While some patients with advanced conditions do require referral to veterinary specialists, many cases, especially dogs with canine hyperadrenocorticism, are well within the case management capabilities of general practitioners.
Dr. Roark practices at Cleveland Park Animal Hospital in Greenville, S.C. He is a popular veterinary conference speaker and a regular contributor to several veterinary publications and websites. He can be found on Twitter @DrAndyRoark and Facebook (Facebook.com/DrAndyRoark).
Dr. Andy Roark
Ironically, one of the biggest weaknesses veterinarians have is directly tied to a key reason many of us enter this profession. It's a trait that is also one of our greatest common strengths. Veterinarians derive great pleasure from addressing a problem and fixing it. We may even feel a strong need to solve problems immediately. Few things are more gratifying than "fixing" an ill or injured patient. Making an immediate difference for a patient, and for the people who love that animal, is energizing.
While this compulsion often drives veterinarians, it may also hold us back. Patients with Cushing's syndrome and other conditions that require long-term care and ongoing communication with pet owners often do not have an immediate emotional pay-off. In fact, it can be weeks before the earliest positive results are realized. These cases are marathons rather than sprints to glory. The extended and involved nature of these types of conditions can be daunting, and many practitioners feel a subtle, yet persistent desire to refer these patients away.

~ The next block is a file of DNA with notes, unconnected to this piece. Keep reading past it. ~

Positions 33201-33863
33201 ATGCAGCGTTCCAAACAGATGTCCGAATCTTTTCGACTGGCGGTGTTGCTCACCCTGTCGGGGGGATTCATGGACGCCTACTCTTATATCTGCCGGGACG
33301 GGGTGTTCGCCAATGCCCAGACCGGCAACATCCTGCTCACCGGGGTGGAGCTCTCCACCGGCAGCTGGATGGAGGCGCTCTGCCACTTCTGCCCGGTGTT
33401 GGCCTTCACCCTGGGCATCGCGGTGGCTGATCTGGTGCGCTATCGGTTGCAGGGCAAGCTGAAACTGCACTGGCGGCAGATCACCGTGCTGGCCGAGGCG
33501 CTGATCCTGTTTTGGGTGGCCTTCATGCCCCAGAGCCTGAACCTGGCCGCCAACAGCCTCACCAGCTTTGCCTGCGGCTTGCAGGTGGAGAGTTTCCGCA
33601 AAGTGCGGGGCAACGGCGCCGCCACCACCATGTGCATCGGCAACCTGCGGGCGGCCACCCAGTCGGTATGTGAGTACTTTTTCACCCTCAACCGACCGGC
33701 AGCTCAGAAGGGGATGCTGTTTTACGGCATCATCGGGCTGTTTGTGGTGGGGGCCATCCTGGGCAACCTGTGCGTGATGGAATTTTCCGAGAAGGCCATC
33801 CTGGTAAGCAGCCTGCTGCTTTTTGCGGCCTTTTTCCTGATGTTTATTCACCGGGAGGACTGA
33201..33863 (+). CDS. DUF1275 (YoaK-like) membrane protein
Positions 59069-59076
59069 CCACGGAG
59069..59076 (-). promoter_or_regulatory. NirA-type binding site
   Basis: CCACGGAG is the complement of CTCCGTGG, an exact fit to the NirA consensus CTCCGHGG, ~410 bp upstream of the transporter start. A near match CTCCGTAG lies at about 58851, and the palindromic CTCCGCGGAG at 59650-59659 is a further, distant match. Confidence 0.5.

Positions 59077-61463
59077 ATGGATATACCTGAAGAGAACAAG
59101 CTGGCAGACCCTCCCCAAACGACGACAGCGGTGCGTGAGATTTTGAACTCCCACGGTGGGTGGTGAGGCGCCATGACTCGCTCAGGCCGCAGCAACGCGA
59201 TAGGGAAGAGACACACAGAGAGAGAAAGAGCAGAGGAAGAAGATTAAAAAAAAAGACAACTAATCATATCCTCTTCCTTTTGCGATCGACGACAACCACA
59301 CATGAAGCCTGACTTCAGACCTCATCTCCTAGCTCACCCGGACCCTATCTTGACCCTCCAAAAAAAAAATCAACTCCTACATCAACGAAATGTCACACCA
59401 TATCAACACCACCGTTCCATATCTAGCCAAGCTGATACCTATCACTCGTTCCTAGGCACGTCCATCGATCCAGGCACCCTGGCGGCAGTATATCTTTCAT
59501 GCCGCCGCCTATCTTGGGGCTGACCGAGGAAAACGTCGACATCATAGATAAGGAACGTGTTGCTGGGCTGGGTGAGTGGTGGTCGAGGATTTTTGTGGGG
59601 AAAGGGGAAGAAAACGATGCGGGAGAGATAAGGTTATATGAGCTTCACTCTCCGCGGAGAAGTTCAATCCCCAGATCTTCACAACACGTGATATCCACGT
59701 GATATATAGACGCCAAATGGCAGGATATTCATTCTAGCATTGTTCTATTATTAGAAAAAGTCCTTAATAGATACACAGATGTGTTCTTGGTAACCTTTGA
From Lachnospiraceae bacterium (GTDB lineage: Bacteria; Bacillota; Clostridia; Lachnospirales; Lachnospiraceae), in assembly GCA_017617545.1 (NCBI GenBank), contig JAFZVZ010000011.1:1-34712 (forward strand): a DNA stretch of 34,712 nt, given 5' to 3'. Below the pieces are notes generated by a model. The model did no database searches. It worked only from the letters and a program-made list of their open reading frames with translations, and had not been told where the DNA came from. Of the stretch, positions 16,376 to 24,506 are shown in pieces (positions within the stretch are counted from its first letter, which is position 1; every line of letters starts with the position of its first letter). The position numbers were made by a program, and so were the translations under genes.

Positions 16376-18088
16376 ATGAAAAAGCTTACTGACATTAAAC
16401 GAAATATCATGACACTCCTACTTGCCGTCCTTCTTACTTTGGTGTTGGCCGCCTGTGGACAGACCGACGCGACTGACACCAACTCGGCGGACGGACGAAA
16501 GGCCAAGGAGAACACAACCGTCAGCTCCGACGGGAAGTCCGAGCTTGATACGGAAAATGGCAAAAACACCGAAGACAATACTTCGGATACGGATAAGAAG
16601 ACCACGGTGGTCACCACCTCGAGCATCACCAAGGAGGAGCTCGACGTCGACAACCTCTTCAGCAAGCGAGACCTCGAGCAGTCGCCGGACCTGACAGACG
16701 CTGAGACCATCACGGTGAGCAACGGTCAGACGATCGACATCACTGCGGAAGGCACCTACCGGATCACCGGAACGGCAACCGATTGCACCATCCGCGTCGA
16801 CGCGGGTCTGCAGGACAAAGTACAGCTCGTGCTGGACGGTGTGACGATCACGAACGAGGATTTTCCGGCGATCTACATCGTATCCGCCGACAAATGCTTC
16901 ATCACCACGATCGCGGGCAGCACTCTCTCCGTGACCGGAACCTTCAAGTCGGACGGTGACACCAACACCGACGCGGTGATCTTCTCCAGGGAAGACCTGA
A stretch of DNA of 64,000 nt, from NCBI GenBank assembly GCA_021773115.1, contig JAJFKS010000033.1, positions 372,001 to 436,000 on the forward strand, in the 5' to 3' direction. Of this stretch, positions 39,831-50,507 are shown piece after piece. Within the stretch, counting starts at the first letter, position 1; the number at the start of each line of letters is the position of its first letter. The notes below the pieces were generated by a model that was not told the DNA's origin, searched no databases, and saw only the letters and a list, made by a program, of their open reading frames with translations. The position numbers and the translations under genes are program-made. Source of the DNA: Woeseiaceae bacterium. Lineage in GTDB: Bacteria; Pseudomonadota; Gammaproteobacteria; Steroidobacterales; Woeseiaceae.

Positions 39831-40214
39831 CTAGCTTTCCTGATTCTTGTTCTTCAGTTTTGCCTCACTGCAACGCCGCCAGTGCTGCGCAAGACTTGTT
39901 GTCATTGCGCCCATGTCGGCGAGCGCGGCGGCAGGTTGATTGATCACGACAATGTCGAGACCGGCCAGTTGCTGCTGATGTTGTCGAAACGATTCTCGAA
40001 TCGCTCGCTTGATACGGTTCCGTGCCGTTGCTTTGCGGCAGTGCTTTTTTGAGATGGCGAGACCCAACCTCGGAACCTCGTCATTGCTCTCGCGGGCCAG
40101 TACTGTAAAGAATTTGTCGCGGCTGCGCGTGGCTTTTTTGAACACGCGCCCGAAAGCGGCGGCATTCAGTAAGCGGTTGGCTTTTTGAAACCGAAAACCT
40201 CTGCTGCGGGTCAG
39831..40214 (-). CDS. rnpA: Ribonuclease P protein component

While some patients with advanced conditions do require referral to veterinary specialists, many cases, especially dogs with canine hyperadrenocorticism, are well within the case management capabilities of general practitioners. They simply require commitment from both the doctor and the client.
A 2007 review of treatment adherence in human psychiatric patients highlighted four predictors of treatment concordance problems associated with clinician factors: poor doctor-patient relationship, poor explanation/communication, poor empathy, and inadequate follow-up.1 By avoiding similar pitfalls in veterinary practice, we can improve patient care and successfully manage more of our canine patients with Cushing's syndrome and other chronic diseases.
Strengthen the doctor-client relationship
Weak doctor-client relationships can lead to client mistrust and low perceptions of value in the services received. A demonstrated long-term commitment to the resolution of a chronic disease such as Cushing's syndrome may be the single strongest medical tool that a veterinarian can employ. Trusted doctor-client relationships can take time to build, and ideally exist before a patient faces a diagnosis of a chronic disease. However, these relationships often must be forged as treatment progresses.
Explain and communicate
Unlike treatments for many acute illnesses, where therapy is performed in the veterinary clinic or for a short time at home, treatments for chronic diseases require client persistence. Pet owners must provide significant ongoing time and financial commitments and discipline in treatment plan adherence. Nothing will make these sacrifices seem unreasonable to clients faster than a veterinarian's poor explanation and communication and a lack of quick results. (See boxed text, "Effective client communication is key.")
Effective client communication is key
If pet owners don't understand why a treatment is being recommended, they are likely to ignore the recommendation or abandon it over time. If they have unrealistic expectations for how quickly or completely clinical signs will be controlled, they may feel disillusioned. We must invest and reinvest our time in educating the client and maintaining reasonable expectations for treatment outcomes.